SAP's NetWeaver platform has the potential to push the company ahead of its competitors in the race to support...
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large-scale radio frequency identification (RIFD) deployments, according to a new Forrester Research Inc. study.
Sharyn Leaver, a vice president and research director at the Cambridge, Mass.-based research firm, said SAP's Master Data Management (MDM) software, which identifies and cleanses similar data objects across various systems, will help companies integrate RFID data across applications and manage RFID data exchanges.
"SAP shows strong potential with their initial offering and over time they'll be able to use their NetWeaver infrastructure platform and application suite to provide a more robust offering," Leaver said, who recently authored a report, "Evaluating RFID Middleware."
RFID technology, which uses microchips to track products and goods in the supply chain is beginning to take hold in the consumer packaged goods and manufacturing industries. Wal-Mart and Target have been running RFID projects with their suppliers to have RFID tags on pallets and cases shipped to them.
SAPbuilt support for RFID technology directly into its core product, R/3, introducing a software package last year that includes SAP's new Auto-ID infrastructure, SAP's event management and supply chain management software, and SAP Enterprise Portal.
While SAP's RFID package may be among the most elaborate, Oracle Corp. and IBM are right on its heels as they focus on managing the mountains of data produced by RFID readers, Leaver said.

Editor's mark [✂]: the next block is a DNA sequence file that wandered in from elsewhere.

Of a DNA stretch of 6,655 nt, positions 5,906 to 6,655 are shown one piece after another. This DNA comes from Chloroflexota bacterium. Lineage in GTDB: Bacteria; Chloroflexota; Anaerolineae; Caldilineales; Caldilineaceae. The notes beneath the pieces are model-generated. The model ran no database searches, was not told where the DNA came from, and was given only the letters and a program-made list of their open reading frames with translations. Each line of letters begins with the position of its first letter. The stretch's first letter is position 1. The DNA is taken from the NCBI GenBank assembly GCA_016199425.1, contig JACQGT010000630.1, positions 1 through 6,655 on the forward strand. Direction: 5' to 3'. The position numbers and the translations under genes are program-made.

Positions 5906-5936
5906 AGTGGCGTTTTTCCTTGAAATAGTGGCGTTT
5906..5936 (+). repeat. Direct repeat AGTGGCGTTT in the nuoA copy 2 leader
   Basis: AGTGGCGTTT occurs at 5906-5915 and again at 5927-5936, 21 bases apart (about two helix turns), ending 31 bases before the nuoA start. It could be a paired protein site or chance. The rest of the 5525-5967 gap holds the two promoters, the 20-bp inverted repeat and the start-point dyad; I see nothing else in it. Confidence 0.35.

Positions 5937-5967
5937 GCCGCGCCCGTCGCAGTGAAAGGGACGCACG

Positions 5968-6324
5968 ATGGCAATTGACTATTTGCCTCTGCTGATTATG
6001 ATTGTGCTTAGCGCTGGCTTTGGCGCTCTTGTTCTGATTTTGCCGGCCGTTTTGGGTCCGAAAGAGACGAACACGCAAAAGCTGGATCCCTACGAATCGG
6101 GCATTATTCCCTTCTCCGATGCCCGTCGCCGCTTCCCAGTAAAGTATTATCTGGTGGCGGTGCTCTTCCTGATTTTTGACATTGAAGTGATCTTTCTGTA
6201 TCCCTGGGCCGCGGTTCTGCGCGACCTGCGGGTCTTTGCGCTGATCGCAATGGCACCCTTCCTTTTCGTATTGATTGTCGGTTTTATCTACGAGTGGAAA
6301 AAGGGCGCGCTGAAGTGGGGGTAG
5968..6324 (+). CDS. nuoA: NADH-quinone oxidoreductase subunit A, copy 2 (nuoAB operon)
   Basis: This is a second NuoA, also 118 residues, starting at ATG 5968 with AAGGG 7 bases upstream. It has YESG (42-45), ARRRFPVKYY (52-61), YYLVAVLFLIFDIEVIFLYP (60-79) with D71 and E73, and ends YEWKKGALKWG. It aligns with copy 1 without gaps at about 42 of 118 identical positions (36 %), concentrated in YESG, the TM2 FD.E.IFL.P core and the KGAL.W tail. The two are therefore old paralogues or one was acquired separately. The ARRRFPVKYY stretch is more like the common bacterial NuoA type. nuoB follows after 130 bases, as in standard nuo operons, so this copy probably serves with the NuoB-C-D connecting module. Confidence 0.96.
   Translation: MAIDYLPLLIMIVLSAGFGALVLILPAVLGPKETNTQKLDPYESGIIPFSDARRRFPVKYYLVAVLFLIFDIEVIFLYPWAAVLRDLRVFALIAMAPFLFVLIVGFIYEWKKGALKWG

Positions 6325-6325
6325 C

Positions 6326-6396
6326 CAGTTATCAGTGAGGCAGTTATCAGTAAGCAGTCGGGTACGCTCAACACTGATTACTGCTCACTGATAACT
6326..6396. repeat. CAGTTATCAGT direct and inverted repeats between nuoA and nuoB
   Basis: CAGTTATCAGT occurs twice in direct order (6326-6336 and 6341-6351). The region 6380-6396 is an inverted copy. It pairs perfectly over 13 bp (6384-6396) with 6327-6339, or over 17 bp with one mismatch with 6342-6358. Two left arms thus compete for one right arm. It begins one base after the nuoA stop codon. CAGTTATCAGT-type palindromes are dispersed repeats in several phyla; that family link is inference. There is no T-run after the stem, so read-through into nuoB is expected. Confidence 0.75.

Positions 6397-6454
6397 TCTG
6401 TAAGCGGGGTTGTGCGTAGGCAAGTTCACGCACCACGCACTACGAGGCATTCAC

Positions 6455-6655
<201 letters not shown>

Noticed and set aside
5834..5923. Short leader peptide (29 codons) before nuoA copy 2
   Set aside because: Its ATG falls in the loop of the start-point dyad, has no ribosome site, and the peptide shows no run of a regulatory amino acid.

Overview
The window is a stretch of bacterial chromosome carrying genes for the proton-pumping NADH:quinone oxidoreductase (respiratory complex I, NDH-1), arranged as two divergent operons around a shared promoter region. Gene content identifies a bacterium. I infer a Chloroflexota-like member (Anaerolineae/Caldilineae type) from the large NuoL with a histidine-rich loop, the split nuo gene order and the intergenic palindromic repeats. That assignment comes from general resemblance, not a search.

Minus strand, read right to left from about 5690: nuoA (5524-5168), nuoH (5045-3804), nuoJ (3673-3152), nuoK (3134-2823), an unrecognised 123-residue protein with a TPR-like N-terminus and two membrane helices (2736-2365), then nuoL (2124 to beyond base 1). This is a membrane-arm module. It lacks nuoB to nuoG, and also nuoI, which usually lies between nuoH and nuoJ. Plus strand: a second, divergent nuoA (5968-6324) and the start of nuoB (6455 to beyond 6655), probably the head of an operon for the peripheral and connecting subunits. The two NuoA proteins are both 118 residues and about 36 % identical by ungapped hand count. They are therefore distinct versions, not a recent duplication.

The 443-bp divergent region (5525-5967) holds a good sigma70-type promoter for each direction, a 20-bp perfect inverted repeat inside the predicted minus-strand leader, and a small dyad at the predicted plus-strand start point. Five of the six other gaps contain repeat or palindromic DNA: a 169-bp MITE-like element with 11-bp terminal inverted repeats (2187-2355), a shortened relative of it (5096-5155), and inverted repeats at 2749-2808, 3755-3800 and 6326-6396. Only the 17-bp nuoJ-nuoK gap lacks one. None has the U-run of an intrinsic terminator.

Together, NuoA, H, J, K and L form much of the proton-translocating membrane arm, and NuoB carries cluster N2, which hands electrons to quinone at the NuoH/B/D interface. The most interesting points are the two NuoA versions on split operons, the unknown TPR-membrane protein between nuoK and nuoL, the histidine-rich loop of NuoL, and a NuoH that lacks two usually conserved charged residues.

"A lot of companies aren't looking to just take data and put in business applications; they want to put it in a data store that lines up perfectly with Oracle and IBM's strengths," Leaver said.
Oracle entered the fray in January, announcing that its warehouse management software would support RFID. This software will work in conjunction with Oracle's 10g database and 10g application server to handle the large volumes of transactional data produced by RFID readers.
IBM's offering builds on its existing WebSphere platform, which supports large-scale integration and application development projects. IBM's product uses filtering technology and uses data management to conduct analysis of raw RFID data.
RFID middleware must include a balanced combination of core infrastructure and packaged application features, including device management, integration, data management and analytics, Leaver said.
"It's super early. A lot of vendors don't have package products available yet," Leaver said. "For now enterprises should consider a vendor that offers a mix of core infrastructure capabilities and the ability to do data filtering and content browsing."